The great Roman statesman Marcus Tullius Cicero once wrote, Si hortum in bibliotheca habes, nihil deerit—basically, “If you have a garden and some books, you have everything you need.” While an argument might be made for adding The Last Jedi tickets to that list, old Cicero was essentially right.
Some of the very best things about this year were all the great books I was lucky enough to read. To avoid retreading ground already covered, and to give you some fresh pages to check out, none of the books I reviewed this year are on this list (you can dig into those here, here, here, here, and here).
The Best Books of 2017
D-Day—June 6, 1944: The Climatic Battle of World War II, by Stephen Ambrose
Stephen Ambrose was a rare beast among historians: he could turn history into storytelling without sacrificing historical accuracy. His recounting of the first few days of Operation Overlord makes you feel as if you’re huddled on Omaha Beach, bullets whizzing by and ships throwing thousands of pounds of munitions at the pillboxes up ahead.
While D-Day is a great history, it earns its place on this list by virtue of its personal stories—the memories, impressions, and experiences of those brave teenagers and young men who gave their all to save the world.
SPQR: A History of Ancient Rome, by Mary Beard
This book attempts to see the world of the Roman Empire through eyes unaffected or influenced by modern worldviews. Add in the best historical, archaeological, and anthropological research of the past century and you have a book fit for the emperor himself.
Mary Beard’s research and strong writing voice make the words pop off the page. The earliest days of Rome (the years before Julius Caesar, in other words) are those with the least amount of available primary sources, but Beard’s exploration pre-imperial Rome is the best part of the book—a true testament to her skills.
American Colossus: The Triumph of Capitalism, 1865-1900, by H. W. Brands
Mark Twain famously coined the term “the Gilded Age” for the decades between the Civil War and the election of Theodore Roosevelt. It implies a period of unimaginable wealth and luxury, and for some, it was.
It was also an age of cutthroat capitalism, widespread poverty, swaggering captains of industry, unforeseen political hurdles, and unparalleled growth. Looking back through Brands’ excellent book, we can see America approaching its 20th century destiny as a world superpower, growing pains and all.
All Things Bright and Beautiful, by James Herriot
Herriot’s slightly fictionalized memoir of his first few years as a vet is a balm to the soul. This large-animal veterinarian worked in Yorkshire in England for decades starting from the 1930s. In addition to all the expected cute animal stories, the good doctor had a surprisingly poetic side that shines through during his long drives through the hills and moors.
Herriot reminds me to consciously look for the small moments of beauty, goodness, and love that shine through each day (and the stories of the old Yorkshire farmers are hilarious, too).
American Lion: Andrew Jackson in the White House, by Jon Meacham
In today’s modern political climate, Andrew Jackson comes in for a lot of disdain and hatred. This is because of the wild stories teachers tell about him, and because he is often seen as a proxy for his most famous modern admirer. This is unfair to Jackson and bad history to boot.
Meacham tears down many of the legends that have accumulated around Old Hickory over almost two hundred years since his presidency, revealing a man much more sophisticated, intelligent, and downright political than most people realized, back then or today. Don’t let the present prevent you from enjoying a great presidential biography.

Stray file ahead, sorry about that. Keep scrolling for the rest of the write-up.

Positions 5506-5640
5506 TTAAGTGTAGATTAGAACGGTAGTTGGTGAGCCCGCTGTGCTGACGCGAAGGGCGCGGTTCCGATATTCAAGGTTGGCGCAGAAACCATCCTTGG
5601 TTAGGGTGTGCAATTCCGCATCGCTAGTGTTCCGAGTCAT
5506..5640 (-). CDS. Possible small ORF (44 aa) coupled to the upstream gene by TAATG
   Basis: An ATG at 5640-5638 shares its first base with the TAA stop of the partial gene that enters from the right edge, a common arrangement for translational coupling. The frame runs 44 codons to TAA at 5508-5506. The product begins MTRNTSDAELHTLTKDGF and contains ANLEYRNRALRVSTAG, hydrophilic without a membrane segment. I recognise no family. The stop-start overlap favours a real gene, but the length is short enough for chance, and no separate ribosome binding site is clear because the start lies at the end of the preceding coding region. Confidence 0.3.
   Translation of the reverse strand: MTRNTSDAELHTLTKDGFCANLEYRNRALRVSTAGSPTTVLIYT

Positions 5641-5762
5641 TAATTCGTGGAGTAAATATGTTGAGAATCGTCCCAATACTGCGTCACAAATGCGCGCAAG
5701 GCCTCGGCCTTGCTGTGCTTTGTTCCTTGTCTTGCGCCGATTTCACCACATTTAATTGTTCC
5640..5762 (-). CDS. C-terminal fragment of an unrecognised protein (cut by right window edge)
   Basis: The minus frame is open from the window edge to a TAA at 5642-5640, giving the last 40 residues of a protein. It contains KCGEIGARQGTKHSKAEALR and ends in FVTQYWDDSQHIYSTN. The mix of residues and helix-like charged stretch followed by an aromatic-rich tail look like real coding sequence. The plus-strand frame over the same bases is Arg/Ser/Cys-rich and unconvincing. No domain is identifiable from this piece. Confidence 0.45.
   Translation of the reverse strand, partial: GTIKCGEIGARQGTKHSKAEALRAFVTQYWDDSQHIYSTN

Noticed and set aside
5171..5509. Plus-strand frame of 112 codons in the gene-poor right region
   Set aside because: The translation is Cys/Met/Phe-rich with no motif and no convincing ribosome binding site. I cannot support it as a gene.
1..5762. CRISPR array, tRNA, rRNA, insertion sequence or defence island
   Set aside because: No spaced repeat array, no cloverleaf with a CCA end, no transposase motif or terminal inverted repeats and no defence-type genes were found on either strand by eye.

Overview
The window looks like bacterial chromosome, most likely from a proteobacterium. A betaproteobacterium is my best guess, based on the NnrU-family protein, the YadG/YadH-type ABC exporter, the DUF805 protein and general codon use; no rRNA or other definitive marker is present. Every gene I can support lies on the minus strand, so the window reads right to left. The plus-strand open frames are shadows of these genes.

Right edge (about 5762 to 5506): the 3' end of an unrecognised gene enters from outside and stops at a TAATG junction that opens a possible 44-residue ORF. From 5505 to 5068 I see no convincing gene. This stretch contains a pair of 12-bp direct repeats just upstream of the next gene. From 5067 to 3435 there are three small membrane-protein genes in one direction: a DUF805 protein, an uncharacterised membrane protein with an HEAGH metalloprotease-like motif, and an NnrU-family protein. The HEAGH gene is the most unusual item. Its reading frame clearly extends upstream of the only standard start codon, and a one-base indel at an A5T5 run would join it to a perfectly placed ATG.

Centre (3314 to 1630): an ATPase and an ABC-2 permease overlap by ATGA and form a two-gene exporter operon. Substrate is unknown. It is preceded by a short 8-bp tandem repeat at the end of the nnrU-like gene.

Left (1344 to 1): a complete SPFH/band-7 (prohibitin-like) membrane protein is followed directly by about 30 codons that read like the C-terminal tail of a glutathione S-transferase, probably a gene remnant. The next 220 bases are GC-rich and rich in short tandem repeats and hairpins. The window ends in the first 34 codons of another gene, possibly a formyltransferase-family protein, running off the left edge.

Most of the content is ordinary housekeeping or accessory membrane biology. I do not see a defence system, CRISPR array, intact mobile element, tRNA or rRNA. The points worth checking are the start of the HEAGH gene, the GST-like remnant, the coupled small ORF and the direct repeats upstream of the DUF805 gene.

The Illustrated Fellowship of the Ring, by J. R. R. Tolkien
I never read The Lord of the Rings growing up, and I started to correct that nerdish wrong by reading a beautifully illustrated version of the first in the trilogy this year. I have to be in the right mindset to read Tolkien’s dense, rich writing, but it’s worth it. The story of Frodo, Sam, and the rest of the Fellowship is mythic and small-scale at the same time; the characters will be singing Elvish songs one minute and arguing about second breakfast the next.
Tolkien built the modern fantasy sandbox seventy years ago, and we’ve been playing in it ever since.
Great Tales From English History, Vol. 3, by Robert Lacey
This book reads like a dream. If you don’t have much spare time to read, Lacey’s short, deft stories are the perfect size. Be warned—they’re intriguing in that way that will send you down a Wikipedia wormhole for hours.
I want this book to be three times longer, with three times the pages dedicated to each of these great British stories.
I read a bunch of books this year, but these seven were my faves. If these don’t suit your tastes, here are the others (you can check out the book reviews I linked at the top too):
- Never a Dull Moment: 1971—The Year That Rock Exploded, by David Hepworth
- Appointment at the Ends of the World: Memoirs of a Wildlife Veterinarian, by William Karesh
- Monkey Business: The Lives & Legends of the Marx Brothers, by Simon Louvish
- Samurai William: The Englishman Who Opened Japan, by Giles Milton
- Mysteries of the Middle Ages: The Rise of Feminism, Science, & Art From the Cults of Catholic Europe, by Thomas Cahill
- Hero of the Empire: The Boer War, a Daring Escape and the Making of Winston Churchill, by Candice Millard
- Shadow of Night, by Deborah Harkness
- Black Hawk Down, by Mark Bowden
- Adventure Time, Vol. 4, by Ryan North (author), Braden Lamb, & Shelli Paroline (illustrators)
- The Time Traveler’s Guide to Restoration Britain, by Ian Mortimer
- Shadows of the Empire, by Steve Perry
Now get to the library and get readin’!